THE SEVEN STABS. By John Cameron. (Gollancz. 75. 6d.)—This is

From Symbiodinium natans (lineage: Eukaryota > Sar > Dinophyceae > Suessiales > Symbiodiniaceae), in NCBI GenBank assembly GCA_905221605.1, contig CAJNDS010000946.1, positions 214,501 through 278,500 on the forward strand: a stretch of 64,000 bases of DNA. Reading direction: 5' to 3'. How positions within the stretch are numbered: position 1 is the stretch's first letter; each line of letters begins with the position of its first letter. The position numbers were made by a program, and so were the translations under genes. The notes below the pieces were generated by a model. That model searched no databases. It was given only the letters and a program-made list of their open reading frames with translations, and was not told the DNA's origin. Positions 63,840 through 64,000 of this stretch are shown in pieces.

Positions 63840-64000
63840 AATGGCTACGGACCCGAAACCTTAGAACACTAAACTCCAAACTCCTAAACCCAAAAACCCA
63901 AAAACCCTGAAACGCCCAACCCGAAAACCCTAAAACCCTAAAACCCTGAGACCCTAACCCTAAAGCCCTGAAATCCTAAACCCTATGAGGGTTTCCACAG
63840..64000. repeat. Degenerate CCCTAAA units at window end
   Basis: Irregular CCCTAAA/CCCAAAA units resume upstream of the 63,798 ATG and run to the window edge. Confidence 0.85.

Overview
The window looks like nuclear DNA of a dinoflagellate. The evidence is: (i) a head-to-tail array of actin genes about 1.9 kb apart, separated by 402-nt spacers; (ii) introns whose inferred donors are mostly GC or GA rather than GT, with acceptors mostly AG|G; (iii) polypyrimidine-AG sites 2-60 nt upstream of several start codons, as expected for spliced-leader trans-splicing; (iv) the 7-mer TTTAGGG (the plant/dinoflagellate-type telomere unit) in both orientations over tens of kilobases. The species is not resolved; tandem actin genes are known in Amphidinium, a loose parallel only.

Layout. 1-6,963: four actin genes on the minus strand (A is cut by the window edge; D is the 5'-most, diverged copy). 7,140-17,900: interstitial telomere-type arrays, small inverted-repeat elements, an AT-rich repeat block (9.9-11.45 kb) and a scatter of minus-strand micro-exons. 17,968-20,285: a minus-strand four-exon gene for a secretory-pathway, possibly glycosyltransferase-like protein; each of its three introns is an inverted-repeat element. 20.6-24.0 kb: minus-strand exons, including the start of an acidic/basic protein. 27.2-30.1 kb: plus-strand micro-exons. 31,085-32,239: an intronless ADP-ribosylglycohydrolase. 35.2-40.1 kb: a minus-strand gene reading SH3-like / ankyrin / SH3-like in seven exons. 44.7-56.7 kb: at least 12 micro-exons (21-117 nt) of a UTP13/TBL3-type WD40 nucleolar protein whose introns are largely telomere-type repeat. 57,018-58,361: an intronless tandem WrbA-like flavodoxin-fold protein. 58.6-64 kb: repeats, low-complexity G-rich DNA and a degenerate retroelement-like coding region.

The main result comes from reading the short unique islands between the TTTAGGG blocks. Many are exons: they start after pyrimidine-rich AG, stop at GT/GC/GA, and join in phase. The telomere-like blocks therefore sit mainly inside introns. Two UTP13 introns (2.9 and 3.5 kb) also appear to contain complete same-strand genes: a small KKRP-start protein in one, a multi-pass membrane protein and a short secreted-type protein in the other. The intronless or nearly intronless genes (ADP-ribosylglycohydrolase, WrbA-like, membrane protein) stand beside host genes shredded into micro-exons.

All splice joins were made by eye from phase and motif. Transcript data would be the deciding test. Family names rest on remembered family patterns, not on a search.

the right sort of detective story. Murders, clues, new theories and other fresh developments occur on every page. We suspect every member of the house-party in turn, for they all of them seem to have had both motive and opportunity for murdering any of the others, and their behaviour is in each case suspicious enough to warrant investigation. The clue of the two stone rabbits, and that of the disused well, seem to be thrown in merely to distract us ; and the two detectives are as distracted and baffled as the reader, though they are neither of them conventionally stupid. There are only two doubtful points, and they occur after the solution, so that they do not spoil our enjoyment. Was Harden's secretary not in a position to disclose the identity of the murderer, and why did he not do so ? Secondly, what motive had the person arrested finally for concealing the murderer at the risk of her own life ? None is suggested. But the book is so crowded with amusement that we do not worry much about such small inconsistencies as these.